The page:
Why Do I Compete?
For years I have told people that I’ll do most anything for a T-shirt or a trophy. That certainly was true when I did the Moms Rock 5K run or the Spartan Race or the (four times) I’ve done the Polar Bear Plunge. But when it comes to bodybuilding it is much more than that. On almost every year I struggle to lose 25 – 30 pounds so I can get judged alongside 20-year-olds. And I don’t keep going because I have deluded myself that I am competitive alongside 20-year-olds. I know quite well where my body sags and what my body lacks. And the “T-shirt or a trophy” explanation doesn’t hold very well either. Many experienced bodybuilders have told me that your best competition is yourself: the “you” of this year compared to the “you” in past years. And I think that hits it on the nail. I do competitions for myself – against myself - and no one else.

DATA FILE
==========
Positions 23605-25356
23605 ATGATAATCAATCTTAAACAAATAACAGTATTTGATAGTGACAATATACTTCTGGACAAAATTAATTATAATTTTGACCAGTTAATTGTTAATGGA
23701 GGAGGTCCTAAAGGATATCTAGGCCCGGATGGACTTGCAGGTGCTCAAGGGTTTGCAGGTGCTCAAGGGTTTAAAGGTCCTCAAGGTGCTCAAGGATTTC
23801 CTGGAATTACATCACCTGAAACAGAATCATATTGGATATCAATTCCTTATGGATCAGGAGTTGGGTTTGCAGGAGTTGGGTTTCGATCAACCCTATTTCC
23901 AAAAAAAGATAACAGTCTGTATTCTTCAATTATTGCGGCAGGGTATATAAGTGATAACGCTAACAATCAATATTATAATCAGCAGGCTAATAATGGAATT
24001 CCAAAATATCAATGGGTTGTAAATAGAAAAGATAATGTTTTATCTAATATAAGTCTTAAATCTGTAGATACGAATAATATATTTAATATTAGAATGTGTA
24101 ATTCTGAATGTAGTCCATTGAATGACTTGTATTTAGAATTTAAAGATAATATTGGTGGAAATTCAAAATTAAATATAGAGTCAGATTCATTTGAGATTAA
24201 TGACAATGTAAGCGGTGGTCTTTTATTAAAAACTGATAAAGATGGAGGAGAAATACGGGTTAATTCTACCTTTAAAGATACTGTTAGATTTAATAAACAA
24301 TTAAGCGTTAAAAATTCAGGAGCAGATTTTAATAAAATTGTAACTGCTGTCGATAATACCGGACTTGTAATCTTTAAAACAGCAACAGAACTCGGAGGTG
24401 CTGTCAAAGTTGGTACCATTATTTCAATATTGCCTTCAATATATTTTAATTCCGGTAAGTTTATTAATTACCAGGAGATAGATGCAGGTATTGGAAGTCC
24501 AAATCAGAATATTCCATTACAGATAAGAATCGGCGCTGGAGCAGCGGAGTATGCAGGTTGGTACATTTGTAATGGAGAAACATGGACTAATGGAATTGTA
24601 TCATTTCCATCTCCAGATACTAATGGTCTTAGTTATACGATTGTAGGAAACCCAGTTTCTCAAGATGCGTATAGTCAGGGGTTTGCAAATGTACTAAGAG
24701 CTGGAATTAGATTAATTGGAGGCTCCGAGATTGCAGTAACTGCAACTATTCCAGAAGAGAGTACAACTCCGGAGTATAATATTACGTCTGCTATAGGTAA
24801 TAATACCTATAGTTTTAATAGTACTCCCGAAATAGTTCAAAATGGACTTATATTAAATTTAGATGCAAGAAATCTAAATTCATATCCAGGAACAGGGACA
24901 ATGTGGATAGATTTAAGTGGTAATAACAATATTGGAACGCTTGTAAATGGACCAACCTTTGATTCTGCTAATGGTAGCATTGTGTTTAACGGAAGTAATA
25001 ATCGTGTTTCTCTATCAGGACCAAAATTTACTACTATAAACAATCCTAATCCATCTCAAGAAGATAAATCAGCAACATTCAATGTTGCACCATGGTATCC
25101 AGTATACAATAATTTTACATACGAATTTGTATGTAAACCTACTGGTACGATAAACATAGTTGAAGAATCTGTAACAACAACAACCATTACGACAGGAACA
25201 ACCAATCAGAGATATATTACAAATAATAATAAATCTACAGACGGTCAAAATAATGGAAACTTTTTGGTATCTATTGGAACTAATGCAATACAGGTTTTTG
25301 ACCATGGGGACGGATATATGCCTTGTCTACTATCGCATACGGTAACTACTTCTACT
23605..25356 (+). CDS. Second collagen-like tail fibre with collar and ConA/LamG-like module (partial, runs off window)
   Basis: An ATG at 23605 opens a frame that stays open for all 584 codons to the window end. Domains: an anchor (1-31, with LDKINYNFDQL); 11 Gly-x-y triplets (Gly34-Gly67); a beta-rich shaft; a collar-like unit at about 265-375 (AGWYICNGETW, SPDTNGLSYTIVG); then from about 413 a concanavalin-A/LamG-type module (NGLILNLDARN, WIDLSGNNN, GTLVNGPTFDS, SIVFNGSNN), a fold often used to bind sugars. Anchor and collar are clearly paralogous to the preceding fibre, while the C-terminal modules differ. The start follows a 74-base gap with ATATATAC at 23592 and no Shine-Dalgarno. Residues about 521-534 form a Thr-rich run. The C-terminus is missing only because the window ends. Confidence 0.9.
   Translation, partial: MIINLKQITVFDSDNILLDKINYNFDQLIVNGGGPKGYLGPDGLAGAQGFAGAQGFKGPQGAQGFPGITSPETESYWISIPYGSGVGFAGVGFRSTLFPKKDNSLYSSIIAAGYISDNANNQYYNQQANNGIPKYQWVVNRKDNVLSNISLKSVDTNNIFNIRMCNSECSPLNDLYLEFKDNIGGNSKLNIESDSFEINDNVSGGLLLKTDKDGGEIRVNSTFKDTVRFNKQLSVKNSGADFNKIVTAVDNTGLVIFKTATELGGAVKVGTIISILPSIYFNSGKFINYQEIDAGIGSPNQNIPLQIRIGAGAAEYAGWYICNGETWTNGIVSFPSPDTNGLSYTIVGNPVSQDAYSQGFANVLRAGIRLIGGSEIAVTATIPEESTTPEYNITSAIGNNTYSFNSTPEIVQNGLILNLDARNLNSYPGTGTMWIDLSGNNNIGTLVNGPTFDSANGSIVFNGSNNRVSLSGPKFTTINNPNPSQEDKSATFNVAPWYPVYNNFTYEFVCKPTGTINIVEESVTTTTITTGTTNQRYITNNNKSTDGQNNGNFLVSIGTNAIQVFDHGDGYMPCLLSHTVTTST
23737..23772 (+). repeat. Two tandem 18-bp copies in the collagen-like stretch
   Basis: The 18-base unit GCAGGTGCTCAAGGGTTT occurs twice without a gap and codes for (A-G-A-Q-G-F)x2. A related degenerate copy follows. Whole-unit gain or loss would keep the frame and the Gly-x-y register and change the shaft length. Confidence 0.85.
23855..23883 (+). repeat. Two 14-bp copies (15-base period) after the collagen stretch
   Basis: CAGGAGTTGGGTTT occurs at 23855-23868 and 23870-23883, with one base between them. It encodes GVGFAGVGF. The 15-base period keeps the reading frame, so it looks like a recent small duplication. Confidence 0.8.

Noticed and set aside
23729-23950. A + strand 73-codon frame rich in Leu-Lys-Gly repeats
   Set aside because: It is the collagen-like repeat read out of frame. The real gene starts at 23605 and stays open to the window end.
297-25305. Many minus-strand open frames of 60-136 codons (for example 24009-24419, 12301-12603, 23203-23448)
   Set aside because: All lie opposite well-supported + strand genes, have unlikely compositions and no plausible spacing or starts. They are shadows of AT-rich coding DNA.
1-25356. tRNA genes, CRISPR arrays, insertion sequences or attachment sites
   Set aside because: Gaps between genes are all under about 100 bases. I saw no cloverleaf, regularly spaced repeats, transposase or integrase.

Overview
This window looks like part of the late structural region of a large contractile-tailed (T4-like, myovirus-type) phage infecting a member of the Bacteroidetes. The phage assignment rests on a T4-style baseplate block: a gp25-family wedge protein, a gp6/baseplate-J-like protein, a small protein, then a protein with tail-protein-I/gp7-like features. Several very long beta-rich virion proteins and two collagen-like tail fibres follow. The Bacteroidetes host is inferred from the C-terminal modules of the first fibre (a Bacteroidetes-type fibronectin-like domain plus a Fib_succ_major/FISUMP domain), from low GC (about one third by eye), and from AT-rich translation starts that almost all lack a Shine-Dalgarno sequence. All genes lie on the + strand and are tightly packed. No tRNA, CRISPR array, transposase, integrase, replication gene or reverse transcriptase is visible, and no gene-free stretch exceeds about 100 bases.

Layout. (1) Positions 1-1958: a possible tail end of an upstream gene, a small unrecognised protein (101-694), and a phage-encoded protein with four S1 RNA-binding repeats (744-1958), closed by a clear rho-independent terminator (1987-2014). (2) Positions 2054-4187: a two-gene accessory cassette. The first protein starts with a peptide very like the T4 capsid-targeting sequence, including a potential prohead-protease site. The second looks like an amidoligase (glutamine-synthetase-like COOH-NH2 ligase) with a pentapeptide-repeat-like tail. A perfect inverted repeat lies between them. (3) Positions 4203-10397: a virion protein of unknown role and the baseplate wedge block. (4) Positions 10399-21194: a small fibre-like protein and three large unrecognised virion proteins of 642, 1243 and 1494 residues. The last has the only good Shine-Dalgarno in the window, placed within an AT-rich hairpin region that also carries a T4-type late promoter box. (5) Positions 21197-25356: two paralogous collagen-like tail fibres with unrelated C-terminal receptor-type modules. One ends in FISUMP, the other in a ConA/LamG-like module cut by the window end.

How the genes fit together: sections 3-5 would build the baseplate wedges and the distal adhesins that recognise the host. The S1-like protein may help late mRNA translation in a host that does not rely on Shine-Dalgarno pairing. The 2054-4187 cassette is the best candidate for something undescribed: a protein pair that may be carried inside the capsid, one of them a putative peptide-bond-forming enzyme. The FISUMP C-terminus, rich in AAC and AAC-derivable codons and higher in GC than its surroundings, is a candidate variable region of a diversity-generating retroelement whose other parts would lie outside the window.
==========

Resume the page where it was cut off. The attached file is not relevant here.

I come from an athletic lineage. My father was twice a runner in the Olympics and my brother was captain of the swim team in high school. I, on the other hand, was the nerdy little sister with Coke bottle glasses. I was not exactly known for my athleticism. But some time in my 20's I stumbled on women’s bodybuilding and it stuck. I wanted to emulate early female bodybuilders like Rachel McLish and Cory Everson. I loved the strain and sweat of lifting and the changes that are created with iron. I also liked being different from what I appeared to be. I liked the juxtaposition of a nerd with muscles. And at this age I like the contrast of grey hair on an athletic body.
I am not perfect when I step on stage. I often cringe when I see pictures of myself in past competitions. But I think that’s okay. Perfection is not the goal. The best “me” possible is the goal. Whatever that “best” might be. And as far as I’m concerned, that’s enough.